day for a weeks visit at the home of his
aunt, Mr? O. II. Lindberg.
Will Lebmai. and Mr. and Mrs George
Whaley of Kansas City, Mo., are spend
ing the holidays with Mr. ami Mrs. Geo.
Gus Berber, senior and junior, left
last Thursday for Dulutb, Minn., to
spend Christmas with Mr. and Mrs.
Jess Becher.
Mi68 Minnie Baier. who is teaching
school in this city, left for her home in
Weeping Water, Neb., to spend the
holidays with her parents.
Fred Lubker and Clifford Galley, who
are attending school at the Perdue uni
versity, at Lafayette, Ind., are spending
the holidays with the home folks.
Robert Kummer of Polk county left
Wednesday on the Union Pacific for Los
Angeles, Cal.. and other points in the
west, where he will spend the winter.
E. H. Chambers returned last week
from Tulsa, Okla., where be has been
looking after some matters regarding
valuable oil and gas properties he owns
Next Monday, January 2, will be the
official New Years day, as this year that
date falls on Sunday. Christmas day
was observed Monday this year in lieu of
Sunday, which was the 25th of Decem
Miss Margaret Evans of Essex, Iowa,
is the guest of Columbus friends during
the holidays. Miss Evans was formerly
employed on the Tribune in this city,
and is now engaged in newspaper work
at Essex.
Big Cut.
We will sell for a limited time, 30
loaves of bread for $1.00, 7 loaves for 25o
4 loaves for 15o. Bread checks good for
bread only. Jone's Steam Bakery.
is alone good enough for our custo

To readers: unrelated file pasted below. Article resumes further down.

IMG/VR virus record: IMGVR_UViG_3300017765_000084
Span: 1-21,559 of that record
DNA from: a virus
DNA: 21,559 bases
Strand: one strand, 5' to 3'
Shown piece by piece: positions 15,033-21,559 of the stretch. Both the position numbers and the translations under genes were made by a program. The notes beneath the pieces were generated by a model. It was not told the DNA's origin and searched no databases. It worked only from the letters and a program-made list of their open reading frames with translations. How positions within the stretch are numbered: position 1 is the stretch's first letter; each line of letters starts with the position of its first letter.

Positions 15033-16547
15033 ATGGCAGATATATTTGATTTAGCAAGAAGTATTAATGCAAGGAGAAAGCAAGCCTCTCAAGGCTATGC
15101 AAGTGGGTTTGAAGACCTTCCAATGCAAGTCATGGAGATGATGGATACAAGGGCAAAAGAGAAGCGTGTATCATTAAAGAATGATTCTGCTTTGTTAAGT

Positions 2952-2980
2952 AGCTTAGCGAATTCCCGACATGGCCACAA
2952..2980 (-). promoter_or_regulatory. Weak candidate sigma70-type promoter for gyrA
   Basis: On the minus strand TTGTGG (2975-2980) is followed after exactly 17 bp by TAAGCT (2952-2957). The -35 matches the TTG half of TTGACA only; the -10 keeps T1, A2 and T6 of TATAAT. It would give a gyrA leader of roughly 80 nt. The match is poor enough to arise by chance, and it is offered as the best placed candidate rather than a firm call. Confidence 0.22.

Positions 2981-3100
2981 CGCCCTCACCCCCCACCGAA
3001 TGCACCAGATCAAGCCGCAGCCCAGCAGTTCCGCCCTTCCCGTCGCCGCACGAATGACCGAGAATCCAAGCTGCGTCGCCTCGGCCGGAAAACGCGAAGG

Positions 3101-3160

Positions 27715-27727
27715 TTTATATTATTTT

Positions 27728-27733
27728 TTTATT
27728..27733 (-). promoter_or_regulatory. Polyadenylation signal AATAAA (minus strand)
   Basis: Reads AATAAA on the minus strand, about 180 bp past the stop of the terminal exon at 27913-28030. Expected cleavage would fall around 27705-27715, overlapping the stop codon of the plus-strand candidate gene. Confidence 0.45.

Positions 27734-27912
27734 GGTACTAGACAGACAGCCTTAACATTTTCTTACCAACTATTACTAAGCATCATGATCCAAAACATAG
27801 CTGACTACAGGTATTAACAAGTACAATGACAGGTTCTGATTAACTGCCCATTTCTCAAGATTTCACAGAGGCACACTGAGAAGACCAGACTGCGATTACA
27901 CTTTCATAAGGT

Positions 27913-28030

mers. We nave been in this business
in Columbus for many years and have
learned by experience many points In
the coal trade which makes It possible
for us to serve you better cheaper and
more satisfactory than anybody else.
pj& wffa
Five tramps, James Riley, Fred Thom
pson, Thomas Moore, William Lawrence
and John B. Lynn were arrested last
Thursday by Chief of Police Schack,
obarged with vagrancy, and Police Judge
O'Brien gave them fines of $15 each and
costs. The next day warrants were is
sued for two of them, James Riley and
Fred Thompson, ohsrging them with
larceny. Before their arrest on the
charge of vagrancy they were in the II.
H. Stires millinery store, where they
stole fun valued at $35. John Blohak,
who works for the Union Pacific, saw a
man come down to the tracks where the
remaining four were and give some furs
to one of the men, who put them under
his coat and made his getaway. His
description of the men tallied with those
under arrest, and they were identified
by Miss Harriet Seizor as the men who
were in the store before the furs were
missing. AH efforts to locate the miss
ing fun were unavailing.but the evidence
of their guilt was sufficient for the
judge to impose twenty-five day jail